Before the Tax Cuts and Jobs Act (TCJA), taxpayers could generally deduct 50% of business-related meal and entertainment expenses, and exceptions allowed bigger deductions in certain circumstances. The TCJA shifts the playing field for expenses paid or incurred after 12/31/17.
Unfavorable Change Disallows Deductions for Most Entertainment Expenses
Effective for amounts paid or incurred after 12/31/17, the TCJA disallows deductions for the most common business-related entertainment expenses, including the cost of facilities used for most business-related entertainment activities. Specifically, nondeductible treatment now applies to the cost of tickets to sporting events; license fees for stadium or arena seating rights; private boxes at sporting events; theater tickets; golf club dues; company golf outings for customers; hunting, fishing, and sailing outings; and so forth. Some business entertainment expenses are still deductible, but only in very limited circumstances.
Deductions Still Allowed for Eligible Food and Beverage Expenses
After the TCJA, expenses for recreational, social or similar activities primarily for the benefit of employees, other than highly compensated employees, continue to be 100% deductible. These expenses would include office holiday parties, picnics, summer outings, and company employee meetings with drinks and hors d’oeuvre served as long as the events are not primarily for the benefit of highly compensated employees. There is some question as to whether or not de minimize fringe benefit food and beverages are 100% deductible or subject to the 50% limitation. Other meals continue to 50% deductible as long as the meal meets the following conditions:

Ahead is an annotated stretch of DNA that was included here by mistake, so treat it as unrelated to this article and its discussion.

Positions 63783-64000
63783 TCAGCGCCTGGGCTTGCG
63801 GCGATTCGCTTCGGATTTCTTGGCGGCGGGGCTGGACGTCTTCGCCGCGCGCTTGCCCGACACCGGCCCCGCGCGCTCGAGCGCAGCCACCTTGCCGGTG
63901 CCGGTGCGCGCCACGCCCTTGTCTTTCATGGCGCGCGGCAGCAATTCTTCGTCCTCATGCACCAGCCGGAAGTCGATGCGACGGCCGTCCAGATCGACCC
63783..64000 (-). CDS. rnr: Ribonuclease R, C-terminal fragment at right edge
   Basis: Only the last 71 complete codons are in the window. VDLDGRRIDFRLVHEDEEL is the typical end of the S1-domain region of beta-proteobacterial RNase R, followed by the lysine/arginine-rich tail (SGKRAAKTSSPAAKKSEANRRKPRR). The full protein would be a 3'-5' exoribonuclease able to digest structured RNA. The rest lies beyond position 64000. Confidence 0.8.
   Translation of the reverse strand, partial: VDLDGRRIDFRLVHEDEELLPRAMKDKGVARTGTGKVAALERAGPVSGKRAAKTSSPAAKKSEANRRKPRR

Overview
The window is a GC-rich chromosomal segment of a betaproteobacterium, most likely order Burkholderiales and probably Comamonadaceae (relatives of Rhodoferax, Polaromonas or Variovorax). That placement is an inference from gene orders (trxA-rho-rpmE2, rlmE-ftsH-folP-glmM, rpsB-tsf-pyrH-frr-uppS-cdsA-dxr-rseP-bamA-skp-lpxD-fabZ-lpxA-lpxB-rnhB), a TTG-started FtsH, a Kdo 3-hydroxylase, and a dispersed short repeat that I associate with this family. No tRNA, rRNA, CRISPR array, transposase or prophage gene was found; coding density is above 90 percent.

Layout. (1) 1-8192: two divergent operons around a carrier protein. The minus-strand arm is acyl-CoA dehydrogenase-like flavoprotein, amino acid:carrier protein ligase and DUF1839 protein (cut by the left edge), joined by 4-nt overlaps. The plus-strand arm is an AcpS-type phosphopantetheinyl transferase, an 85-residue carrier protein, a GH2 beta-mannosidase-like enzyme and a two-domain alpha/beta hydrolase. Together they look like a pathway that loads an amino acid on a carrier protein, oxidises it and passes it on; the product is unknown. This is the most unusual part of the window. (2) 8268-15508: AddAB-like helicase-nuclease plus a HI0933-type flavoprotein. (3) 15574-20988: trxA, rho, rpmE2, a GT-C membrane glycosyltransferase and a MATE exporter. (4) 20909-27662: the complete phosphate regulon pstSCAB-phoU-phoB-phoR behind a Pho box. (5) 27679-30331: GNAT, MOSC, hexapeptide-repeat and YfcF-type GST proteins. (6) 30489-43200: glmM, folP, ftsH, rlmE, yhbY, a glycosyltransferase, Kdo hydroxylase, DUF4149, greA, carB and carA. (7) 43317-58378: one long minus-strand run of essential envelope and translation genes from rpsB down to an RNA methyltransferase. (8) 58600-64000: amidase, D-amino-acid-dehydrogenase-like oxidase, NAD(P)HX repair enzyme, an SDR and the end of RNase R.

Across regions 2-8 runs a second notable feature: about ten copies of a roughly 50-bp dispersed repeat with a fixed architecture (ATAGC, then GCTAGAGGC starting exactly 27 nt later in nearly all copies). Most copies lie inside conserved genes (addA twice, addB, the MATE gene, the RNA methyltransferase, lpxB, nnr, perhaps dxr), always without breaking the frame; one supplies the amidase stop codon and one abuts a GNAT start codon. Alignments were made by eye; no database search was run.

- The expense is ordinary and necessary in carrying on any trade or business
- The expense is not lavish
- An employee or the taxpayer is present
- A current or potential business customer, client, consultant or other contact is present
- The meal is billed separately if provided during an entertainment event.
These include employee travel meals, meals for employees, stockholder business meetings, meals for a business league where the meal is directly related and necessary for attendance at the meeting or convention, two employees having a working lunch and meals for the convenience of the employer.
An example of meals that are no longer deductible is the holiday party for customers. The portion that can be allocated to employees is 100% deductible.
Technical corrections may be required to allow the de minimum fringe benefit for food and beverages to be 100% deductible. IRS has announced it will provide additional guidance for business meals with clients.
These rules can get tricky, and future IRS guidance may change things, so contact us for details.
Consider assessing your current expense allowance policies to determine if the unfavorable TCJA provisions warrant changes—especially for entertainment expenses incurred for employees. Accounting system changes may be necessary to separately track employee entertainment expenses and business-related meal expenses, which are still 50% deductible.
Please contact us at 401-831-0200 if you have questions or want more information. The current tax rules for business-related meal and entertainment expenses are complicated, but we can help you plan ahead to get the best treatment for your business’s expenses.